Whether you’re fully or partly retired, you may find that your assets are sufficient to cover your lifestyle for the remainder of your retirement. In that case, you may not feel like you need to use any additional money from your IRA. And that’s fine – until you reach age 72 (age 70.5 before January 1, 2020).
Then, the IRS requires will require you to withdraw funds from your IRA in statutorily-mandated annual increments known as “Required Minimum Distributions” (RMDs). The way IRAs are structured, you receive a tax deduction for making contributions on the condition that withdrawals from the account are taxed as ordinary income.
That means two things: a) you must take RMDs whether you want to or not (there’s a huge penalty if you don’t) and b) the RMD money could push your adjusted income into a higher tax bracket, depending on your taxable income.
If making regular charitable contributions is important to you, a qualified charitable distribution (QCD) may be a suitable tax-relief strategy. Starting at age 70.5, you can direct IRA distributions of up to $100,000 per year to a qualified 501(c)3 charity of your choice.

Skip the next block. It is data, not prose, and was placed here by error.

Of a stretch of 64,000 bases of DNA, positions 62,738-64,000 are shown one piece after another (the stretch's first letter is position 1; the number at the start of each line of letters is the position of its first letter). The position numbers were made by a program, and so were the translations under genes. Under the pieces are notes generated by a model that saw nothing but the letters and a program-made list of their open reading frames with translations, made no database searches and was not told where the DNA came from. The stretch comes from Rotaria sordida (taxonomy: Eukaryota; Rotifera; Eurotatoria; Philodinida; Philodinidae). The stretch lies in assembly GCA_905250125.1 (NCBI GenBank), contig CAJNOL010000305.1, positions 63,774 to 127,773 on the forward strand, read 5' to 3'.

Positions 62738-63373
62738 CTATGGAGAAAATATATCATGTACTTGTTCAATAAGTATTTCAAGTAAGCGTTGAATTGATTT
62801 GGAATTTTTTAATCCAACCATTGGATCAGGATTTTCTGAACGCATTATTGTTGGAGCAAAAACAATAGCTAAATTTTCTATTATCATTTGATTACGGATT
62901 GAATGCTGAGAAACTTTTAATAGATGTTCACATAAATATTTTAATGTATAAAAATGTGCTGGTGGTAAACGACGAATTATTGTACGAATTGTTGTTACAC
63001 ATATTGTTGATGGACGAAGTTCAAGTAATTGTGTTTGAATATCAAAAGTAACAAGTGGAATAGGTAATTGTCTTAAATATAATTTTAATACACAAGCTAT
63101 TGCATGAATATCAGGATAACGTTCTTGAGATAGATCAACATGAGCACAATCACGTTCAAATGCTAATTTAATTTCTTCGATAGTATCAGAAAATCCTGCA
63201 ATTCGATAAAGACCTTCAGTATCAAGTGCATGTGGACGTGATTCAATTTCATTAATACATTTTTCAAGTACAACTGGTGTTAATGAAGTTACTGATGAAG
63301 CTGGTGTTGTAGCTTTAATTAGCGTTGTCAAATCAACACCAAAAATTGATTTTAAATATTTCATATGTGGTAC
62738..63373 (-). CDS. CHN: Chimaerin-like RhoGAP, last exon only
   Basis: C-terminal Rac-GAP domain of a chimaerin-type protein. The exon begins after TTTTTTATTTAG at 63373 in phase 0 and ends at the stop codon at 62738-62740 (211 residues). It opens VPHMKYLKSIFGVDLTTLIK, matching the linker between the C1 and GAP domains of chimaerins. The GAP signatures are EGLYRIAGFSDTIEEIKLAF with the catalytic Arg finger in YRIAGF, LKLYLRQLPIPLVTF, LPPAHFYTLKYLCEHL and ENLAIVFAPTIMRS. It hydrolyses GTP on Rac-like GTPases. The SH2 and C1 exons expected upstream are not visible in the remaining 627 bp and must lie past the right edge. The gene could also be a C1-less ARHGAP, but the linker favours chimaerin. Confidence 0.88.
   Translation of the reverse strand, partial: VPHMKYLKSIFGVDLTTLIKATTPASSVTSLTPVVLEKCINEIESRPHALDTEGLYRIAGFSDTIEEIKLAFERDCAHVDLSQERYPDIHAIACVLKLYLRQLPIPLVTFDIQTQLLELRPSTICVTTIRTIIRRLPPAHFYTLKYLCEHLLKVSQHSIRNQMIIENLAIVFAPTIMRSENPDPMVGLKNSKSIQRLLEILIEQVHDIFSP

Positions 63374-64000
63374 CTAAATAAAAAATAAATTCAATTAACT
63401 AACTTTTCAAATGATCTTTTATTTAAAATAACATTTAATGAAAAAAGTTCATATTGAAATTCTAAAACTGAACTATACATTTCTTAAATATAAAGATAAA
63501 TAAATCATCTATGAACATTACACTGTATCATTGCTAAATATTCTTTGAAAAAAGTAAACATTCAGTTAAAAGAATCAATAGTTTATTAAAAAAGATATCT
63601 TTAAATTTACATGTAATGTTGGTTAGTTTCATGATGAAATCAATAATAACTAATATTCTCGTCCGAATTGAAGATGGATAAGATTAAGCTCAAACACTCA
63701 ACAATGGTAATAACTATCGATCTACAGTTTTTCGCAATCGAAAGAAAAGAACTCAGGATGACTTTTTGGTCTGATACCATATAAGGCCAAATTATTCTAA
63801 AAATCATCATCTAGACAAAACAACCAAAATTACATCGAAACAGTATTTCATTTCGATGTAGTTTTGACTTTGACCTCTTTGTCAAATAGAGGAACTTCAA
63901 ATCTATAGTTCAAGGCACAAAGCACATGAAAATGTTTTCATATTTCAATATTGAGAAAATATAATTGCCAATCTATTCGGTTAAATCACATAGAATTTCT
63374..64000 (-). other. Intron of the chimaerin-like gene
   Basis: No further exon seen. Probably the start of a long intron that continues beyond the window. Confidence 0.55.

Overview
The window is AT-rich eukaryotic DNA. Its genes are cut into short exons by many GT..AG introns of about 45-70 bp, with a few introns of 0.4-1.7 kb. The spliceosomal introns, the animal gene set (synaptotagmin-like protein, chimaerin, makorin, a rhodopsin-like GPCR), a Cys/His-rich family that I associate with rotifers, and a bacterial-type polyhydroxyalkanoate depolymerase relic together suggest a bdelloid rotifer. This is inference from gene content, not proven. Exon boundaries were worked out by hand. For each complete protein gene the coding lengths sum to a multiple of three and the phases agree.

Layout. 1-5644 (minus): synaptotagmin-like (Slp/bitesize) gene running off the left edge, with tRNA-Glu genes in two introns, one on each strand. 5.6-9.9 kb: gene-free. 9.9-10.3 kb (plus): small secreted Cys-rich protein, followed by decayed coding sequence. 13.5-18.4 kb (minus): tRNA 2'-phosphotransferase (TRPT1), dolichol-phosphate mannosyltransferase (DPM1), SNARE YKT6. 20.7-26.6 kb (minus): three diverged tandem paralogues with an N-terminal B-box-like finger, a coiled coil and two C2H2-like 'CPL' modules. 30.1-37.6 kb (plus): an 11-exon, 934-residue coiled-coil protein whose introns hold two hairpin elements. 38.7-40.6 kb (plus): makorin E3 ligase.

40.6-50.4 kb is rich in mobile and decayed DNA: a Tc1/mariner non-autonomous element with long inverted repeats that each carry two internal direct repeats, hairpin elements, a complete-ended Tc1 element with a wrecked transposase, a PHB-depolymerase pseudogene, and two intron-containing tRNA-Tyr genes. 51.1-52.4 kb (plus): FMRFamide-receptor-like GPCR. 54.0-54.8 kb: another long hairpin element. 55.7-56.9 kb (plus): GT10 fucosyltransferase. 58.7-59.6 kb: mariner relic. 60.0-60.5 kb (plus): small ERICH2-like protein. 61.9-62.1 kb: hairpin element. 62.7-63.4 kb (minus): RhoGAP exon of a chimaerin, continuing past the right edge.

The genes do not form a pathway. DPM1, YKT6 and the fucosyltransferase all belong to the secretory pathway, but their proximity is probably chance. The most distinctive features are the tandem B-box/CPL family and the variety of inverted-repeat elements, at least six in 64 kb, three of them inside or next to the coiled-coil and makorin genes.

This charitable distribution satisfies the IRS RMD rules. AND, because the money went to a charity, you’re not required to report the income or pay taxes on the distribution. The QCD rule permits you to deduct the donation, which lowers your adjustable gross income (AGI). However, there are certain requirements that must be met, so consult with your financial professional prior to making a qualified charitable distribution.
Since the IRS uses AGI in several calculations -- including the taxable portion of your Social Security benefits and what deductions and credits you qualify to receive -- you can minimize the impact on your other retirement benefits. Particularly if you regularly support charities, you may find the QCD rule is truly a win-win.
Before you make any decisions, be sure to consult with your tax professional for guidance specific to your household. Then, we can review your portfolio to determine if your current assets can support these contributions without impacting your overall financial plan. If you’d like further information or have questions, give our office a call.